A number of studies on the association between dietary factors, particularly those related to nutrients and energy, and fat distribution have been conducted 7,8. However, the use of this approach limits investigation to the association between health outcomes and food intake 9. Studies of dietary patterns have been shown to provide promising models for analyzing these associations because they have a greater focus on dietary recommendations and guidelines 10.

Dietary patterns can be defined as sets of foods commonly consumed by a specific population and may be described using food intake reports or methods for estimating food availability 11. This approach provides a more realistic reflection of the food habits of the group of interest because it reveals the overall dietary pattern rather than isolated estimates of energy and nutrient intake or general food intake 12,13.

Factor analysis is a statistical method that is widely used to identify dietary patterns (or factors) that are not directly observable by aggregating original data on the consumption of several food items based on the existing dependency arrangement (represented by correlation and covariance between food items) 11,14.

Published studies on the eating habits of the population of the Central West Region of Brazil have yet to identify dietary patterns among adults. The objective of the present study was therefore to identify dietary patterns among adults and evaluate their association with estimates of abdominal fat derived from anthropometric measurements.

Materials and methods

A sub-sample of a population-based survey conducted to estimate the prevalence of arterial hypertension among adults in Cuiabá the capital city of the State of Mato Grosso located in the Central West Region of Brazil 15 was used. All 686 adults of both sexes between 20 and 50 years of age were considered eligible for the evaluation using a food frequency questionnaire (FFQ) of which a total of 208 participants were randomly selected to answer questions on food consumption. The quantity of participants selected from each of the four zones of the city of Cuiabá was determined using the proportions adopted by the main study so as to ensure full coverage of the social makeup of the city. The study comprises a secondary analysis of food consumption data obtained by a FFQ validation study developed for use with adults in Cuiabá 16.

The food items used to identify dietary patterns were obtained from a semiquantitative FFQ which included 81 food items and was based on a FFQ validated for use in the adult population of Cuiabá 16. Eight frequency of consumption options were offered: more than three times a day; twice to three times a day; once a day; five to six times a week; twice to four times a week; once a week; once to three times a month; and never or hardly ever. Frequency of consumption reported in the FFQ was converted into a daily frequency equivalent where proportionate values were attributed to the above frequency options based on a value of 1.0 for once-a-day; for example, twice to four times a week was equated to 0.43 times/day. The chemical composition of each food item was defined based on the nutritional composition data contained in the NutWin software (Escola Paulista de Medicina, Universidade Federal de São Paulo, São Paulo, Brazil) which uses the food database of the United States Department of Agriculture with added food items from Brazilian Food Composition Table 17.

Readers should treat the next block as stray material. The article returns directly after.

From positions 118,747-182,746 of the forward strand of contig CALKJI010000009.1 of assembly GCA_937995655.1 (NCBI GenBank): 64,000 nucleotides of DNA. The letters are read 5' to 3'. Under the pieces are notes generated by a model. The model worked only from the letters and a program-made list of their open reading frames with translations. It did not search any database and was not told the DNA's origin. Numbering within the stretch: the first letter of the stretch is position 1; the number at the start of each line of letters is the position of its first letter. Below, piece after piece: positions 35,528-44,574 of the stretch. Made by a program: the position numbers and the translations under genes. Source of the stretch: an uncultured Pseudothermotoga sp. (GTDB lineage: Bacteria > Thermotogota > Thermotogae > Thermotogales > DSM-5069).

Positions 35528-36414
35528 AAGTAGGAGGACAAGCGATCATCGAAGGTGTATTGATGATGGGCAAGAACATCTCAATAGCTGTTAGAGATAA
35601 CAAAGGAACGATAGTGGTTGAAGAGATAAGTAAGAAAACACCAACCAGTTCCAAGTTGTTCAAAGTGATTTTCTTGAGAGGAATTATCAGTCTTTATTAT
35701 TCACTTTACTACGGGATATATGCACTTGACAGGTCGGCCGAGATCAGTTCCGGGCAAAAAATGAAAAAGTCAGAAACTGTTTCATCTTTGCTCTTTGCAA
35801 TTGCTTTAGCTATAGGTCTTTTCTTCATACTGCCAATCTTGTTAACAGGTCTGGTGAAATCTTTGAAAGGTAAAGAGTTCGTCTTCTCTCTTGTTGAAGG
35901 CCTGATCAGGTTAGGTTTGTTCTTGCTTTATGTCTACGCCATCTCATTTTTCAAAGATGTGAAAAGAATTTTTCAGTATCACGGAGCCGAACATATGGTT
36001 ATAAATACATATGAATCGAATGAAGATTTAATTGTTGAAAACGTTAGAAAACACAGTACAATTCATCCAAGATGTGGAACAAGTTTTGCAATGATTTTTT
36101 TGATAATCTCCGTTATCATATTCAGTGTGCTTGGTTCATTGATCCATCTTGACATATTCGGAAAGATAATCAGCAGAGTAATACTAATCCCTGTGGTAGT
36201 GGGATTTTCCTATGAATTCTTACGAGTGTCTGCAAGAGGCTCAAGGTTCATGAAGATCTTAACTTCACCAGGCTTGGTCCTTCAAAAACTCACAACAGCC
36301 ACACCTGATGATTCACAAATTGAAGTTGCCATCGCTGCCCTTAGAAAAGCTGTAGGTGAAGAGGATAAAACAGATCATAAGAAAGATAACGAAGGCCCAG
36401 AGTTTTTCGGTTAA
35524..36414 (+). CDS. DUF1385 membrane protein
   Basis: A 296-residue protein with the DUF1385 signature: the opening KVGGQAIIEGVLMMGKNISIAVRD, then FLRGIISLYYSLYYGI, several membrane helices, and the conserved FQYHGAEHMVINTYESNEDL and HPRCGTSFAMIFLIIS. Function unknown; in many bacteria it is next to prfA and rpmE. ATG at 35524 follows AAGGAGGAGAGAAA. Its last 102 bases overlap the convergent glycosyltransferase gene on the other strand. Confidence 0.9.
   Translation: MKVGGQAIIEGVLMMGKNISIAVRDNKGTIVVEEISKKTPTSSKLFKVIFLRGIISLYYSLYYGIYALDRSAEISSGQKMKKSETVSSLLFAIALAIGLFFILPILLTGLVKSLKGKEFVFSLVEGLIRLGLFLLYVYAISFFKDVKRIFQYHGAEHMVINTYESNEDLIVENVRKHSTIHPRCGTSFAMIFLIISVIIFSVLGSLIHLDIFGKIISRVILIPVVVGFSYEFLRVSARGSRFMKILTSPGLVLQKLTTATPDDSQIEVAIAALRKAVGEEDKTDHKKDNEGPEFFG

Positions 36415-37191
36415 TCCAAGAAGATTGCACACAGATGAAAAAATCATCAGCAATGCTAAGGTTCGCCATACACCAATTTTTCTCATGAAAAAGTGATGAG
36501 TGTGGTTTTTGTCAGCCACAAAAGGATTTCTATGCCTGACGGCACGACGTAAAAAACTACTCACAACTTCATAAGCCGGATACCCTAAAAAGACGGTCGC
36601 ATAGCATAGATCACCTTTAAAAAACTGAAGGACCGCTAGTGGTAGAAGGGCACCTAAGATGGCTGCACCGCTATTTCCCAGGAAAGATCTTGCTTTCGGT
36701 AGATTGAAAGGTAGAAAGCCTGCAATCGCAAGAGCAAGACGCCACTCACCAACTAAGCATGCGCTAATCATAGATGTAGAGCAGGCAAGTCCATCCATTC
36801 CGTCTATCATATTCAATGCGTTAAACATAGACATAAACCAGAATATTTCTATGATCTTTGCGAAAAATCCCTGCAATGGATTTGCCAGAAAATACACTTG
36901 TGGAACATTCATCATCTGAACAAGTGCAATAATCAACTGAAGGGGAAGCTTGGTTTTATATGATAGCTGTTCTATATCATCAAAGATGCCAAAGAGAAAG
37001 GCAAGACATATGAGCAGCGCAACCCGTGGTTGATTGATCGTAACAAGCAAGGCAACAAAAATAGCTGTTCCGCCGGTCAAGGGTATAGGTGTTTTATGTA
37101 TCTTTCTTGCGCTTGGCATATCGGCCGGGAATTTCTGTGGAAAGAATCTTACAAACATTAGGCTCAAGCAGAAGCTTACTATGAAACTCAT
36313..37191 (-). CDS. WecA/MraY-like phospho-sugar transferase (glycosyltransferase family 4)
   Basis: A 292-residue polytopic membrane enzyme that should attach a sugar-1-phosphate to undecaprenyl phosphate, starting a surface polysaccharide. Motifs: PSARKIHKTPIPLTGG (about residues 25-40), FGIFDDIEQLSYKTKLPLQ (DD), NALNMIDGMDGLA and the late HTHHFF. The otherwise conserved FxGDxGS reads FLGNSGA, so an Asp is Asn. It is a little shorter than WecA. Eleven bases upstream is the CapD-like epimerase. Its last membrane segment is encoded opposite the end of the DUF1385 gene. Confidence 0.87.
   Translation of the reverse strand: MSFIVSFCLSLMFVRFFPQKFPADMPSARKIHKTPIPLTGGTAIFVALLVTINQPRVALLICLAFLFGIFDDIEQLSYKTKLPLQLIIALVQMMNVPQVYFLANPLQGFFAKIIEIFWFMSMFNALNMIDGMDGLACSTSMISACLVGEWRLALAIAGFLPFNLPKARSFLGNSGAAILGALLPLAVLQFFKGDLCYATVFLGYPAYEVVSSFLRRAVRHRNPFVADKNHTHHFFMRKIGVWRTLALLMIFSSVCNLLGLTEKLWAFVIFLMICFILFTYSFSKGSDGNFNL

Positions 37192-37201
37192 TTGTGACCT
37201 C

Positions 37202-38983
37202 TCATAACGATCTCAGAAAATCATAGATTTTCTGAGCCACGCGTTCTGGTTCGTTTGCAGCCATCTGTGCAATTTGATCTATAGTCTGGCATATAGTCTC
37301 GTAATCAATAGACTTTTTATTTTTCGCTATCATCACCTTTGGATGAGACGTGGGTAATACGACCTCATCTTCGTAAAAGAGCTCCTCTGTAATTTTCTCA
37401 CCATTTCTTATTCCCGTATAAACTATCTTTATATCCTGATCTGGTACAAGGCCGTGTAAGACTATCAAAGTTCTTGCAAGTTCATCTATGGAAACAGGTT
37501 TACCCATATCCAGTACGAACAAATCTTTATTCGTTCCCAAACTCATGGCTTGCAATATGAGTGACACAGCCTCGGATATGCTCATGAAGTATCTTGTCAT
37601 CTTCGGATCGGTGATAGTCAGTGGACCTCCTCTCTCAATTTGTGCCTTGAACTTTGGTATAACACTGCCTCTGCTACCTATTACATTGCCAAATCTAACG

Guarana powder, garlic, onion and pepper were excluded from the analysis due to their low frequency of consumption or because they are used as spices and consumed with other prepared foods. The remaining 77 food items were divided into 21 food groups (Table 1) based on similarities in nutrient composition, particular dietary habits in the study population and frequency of consumption. Some of the commonly consumed food items reported by more than 80% were set apart (rice, beans, bread, sugar, coffee and butter/margarine).

Table 1  - Food groups used in the factor analysis derived from the food frequency questionnaire. Cuiabá, State of Mato Grosso, Brazil, 2007. 

Food group Foods from the food frequency questionnaire
Rice Rice
Beans Beans
Cakes, cookies Plain cakes, cakes with filling and topping/with fruit syrup, cookies-crackers, filled cookies, savory crackers
Breads French roll/loaf of bread
Refined grains, roots and tubers Baked/mashed potato, cassava, cassava flour and sweet potato/yam/yams
Pasta Pasta; pancakes/gnocchi/lasagna/ravioli
Regional dishes Baked rice/rice with meat/chicken with rice/pork with rice, pequi (souari nut), fried banana
Fats Butter/margarine
Dairy products Cheese, milk, cottage cheese, yogurt/cheese curds
Meat and eggs Pork, beef, beef or chicken stroganoff/chicken bobó (dish made of highly-spiced chicken); barbecue, giblets (gizzard, heart, liver, stomach/tripe, kidneys) and eggs
White meat Fish and chicken
Sausages and deli meats Sausage, cold cuts (bologna, ham, fatty ham, salami and frankfurter), bacon, smoked pork loin, beef jerky, canned corned beef
Canned vegetables Canned vegetables such as peas, corn, palm heart, olives
Fruits Orange/tangerine, banana, papaya, apple, watermelon, pineapple and mango
Green vegetables and legumes Lettuce, cabbage/kale/chard, arugula/endive/watercress, cauliflower/broccoli, tomato, cucumber, chayote, gherkin/eggplant, squash/zucchini, carrots, beets and okra/pod
Sodas Cola soft drinks and other soft drinks/guarana-flavored soft drink